Exactly how much water you should drink a day differs for everyone. Here’s how to know if you’re getting enough.

By Sharon Feiereisen
June 25, 2019

You’ve probably heard that you should be drinking eight glasses of water a day for optimal health and digestion. While that’s a good rule of thumb, there’s really no standard amount of water that everyone should be drinking.

“Water is a transporter of substances and nutrients throughout the body," says Dr. Drew Sinatra. "It’s important for temperature regulation (sweating is your body’s way of releasing heat and cooling you down). Drinking water can also flush out toxins, lubricate joints, help relieve constipation, improve concentration, focus, energy, skin elasticity, mood, and overall health.” Since all of your cells use water and it’s necessary for bodily function, it's essential to stay properly hydrated. 

How much water should you drink a day

There are several factors that help determine how much water you should drink a day. “Age (elderly people need less water), activity level (challenging workouts and sauna therapy require more water), diet (high protein, sodium, or fiber-rich diets require more water), climate (hot, dry climate, or an elevated terrain require more water), and certain medications are some factors that might affect how much water an individual needs,” Sinatra says.

While studies have produced varying recommendations over the years when it comes to meeting the hydration levels of the average healthy adult, most health experts do recommend around two liters a day, or about eight 8-ounce glasses. “This amount can include water, other liquid beverages, and water-dense foods,” says Serena Poon, a nutritionist, and reiki master. “With my clients, I recommended a goal of about two liters per day to maintain healthy levels of hydration. If a client is interested in weight loss and gentle daily detoxification, I recommend a target goal of half an ounce per pound they weigh.”

Your urine can provide helpful insight

Before you begin to count glasses, liters, or ounces, you might want to start by looking at your urine. “A great way to measure if you’re getting enough water is your urine color and frequency,” says Sinatra. “Urinating every 90 minutes to 2 hours is normal. If your urine is a dark amber color and you’re only urinating every 6 hours, or longer, it’s likely you aren’t hydrated enough. If your frequency is every 30 minutes and your urine is completely clear, you may be getting too much water and it’s likely going right through your body instead of benefiting you.”

Skin elasticity reflects hydration levels

Another way to get an idea of your hydration level, especially for kids and elderly, is to check your skin turgor, which is your skin’s elasticity. “Pinch the skin on the back of your hand for a few seconds and then release,” Sinatra says. “If your skin turgor snaps back quickly into place, you’re probably well hydrated. If it takes time to return to its normal position, you may be dehydrated. Other symptoms of dehydration include dizziness, brain fog, and fatigue.”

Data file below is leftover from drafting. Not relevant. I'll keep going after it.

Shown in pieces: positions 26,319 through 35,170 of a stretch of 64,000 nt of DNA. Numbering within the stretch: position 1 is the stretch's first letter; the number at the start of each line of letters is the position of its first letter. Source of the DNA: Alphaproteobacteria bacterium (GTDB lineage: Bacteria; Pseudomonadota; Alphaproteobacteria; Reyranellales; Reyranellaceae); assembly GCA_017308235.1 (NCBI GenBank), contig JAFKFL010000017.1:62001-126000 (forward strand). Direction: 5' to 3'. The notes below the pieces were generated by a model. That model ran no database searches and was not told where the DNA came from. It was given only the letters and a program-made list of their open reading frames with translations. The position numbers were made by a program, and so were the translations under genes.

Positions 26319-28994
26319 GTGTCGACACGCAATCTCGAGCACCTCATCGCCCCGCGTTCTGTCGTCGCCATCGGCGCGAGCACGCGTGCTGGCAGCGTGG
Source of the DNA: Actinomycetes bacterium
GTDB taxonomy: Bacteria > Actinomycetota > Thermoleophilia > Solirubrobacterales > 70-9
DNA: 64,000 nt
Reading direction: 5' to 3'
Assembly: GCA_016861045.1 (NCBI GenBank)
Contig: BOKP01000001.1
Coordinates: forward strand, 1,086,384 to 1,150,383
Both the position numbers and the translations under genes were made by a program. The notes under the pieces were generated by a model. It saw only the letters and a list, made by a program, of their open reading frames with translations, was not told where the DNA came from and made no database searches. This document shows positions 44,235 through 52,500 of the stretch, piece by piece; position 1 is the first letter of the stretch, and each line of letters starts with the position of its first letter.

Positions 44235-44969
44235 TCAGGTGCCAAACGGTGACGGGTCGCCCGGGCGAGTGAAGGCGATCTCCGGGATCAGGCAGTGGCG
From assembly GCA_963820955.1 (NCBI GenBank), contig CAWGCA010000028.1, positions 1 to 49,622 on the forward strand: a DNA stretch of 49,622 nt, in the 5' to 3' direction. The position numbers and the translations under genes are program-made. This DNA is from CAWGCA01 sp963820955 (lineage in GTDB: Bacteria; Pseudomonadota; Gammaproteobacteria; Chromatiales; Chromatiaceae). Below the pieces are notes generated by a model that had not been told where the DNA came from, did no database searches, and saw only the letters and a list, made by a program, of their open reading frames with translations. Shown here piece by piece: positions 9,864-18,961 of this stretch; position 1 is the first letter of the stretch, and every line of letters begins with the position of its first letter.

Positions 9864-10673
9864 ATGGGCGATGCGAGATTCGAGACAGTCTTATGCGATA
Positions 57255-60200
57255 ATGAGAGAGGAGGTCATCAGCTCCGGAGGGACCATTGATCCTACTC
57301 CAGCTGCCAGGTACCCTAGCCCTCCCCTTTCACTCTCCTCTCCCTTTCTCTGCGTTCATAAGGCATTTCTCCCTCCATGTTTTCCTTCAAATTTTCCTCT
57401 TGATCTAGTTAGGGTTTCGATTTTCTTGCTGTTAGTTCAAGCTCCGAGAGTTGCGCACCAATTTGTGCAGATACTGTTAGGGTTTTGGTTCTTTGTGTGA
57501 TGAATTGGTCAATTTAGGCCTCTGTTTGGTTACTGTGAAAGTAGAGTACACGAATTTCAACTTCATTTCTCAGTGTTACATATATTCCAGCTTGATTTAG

Related: True or False: Drinking Water Will Hydrate Dry Skin

Delicious ways to drink more water 

If you’re having trouble drinking enough water, there are several ways to help drink more water. You can try infusing water with fruit or opt for flavored seltzer water (no-sugar-added varieties are best). You can also focus on consuming foods with a high water content. Many fruits and vegetables are water-dense, making them an excellent source of hydration.

Poon recommends these fruits with a high water content to help you stay hydrated:

  • strawberries (91% water content)
  • watermelon (92% water content)
  • cantaloupe (90% water content)
  • grapefruit (91% water content)
  • peach (88% water content)
  • pineapple (87% water content)
  • oranges (87% water content)
  • coconut water (95% water content)
  • raspberries (87% water content)

Water-rich vegetables are another simple, accessible way to add more water to your diet. Some seasonal and year-round options include:

  • cucumber (95% water content)
  • zucchini (94% water content)
  • tomatoes (94% water content)
  • cauliflower (92% water content)
  • cabbage (92% water content)
  • iceberg lettuce (96% water content)
  • celery (95% water content)
  • green peppers (92% water content)
  • romaine (95% water content)
  • spinach (92% water content)

Another great way to eat your way to better hydration is with soup. “Heat up a nice chicken or bone broth and throw in some potassium-rich foods like celery, carrots, or potatoes,” says Sinatra. “Keep the salt low, but a little sodium is actually good for your hydration.”

Stews, chilis, smoothies, popsicles, and slushies are also great options according to Leslie J. Bonci, MPH, RD, CSSD, LDN, but make sure to stick with water-rich ingredients like those mentioned above and avoid too much added salt or sugar.

Avoid too much sodium, caffeine, and alcohol

All of our experts agree that it’s important to stay away from processed foods as they not only contain little water, they often contain elevated amounts of sodium (even sweet treats), which will hinder your hydrating efforts. The same goes for coffee. “Coffee acts as a diuretic and can dehydrate you,” Sinatra says. “I tell my patients that for every cup of coffee you drink, you should follow it with a cup of water.” Ditto for alcohol, including this summer’s “it” drink.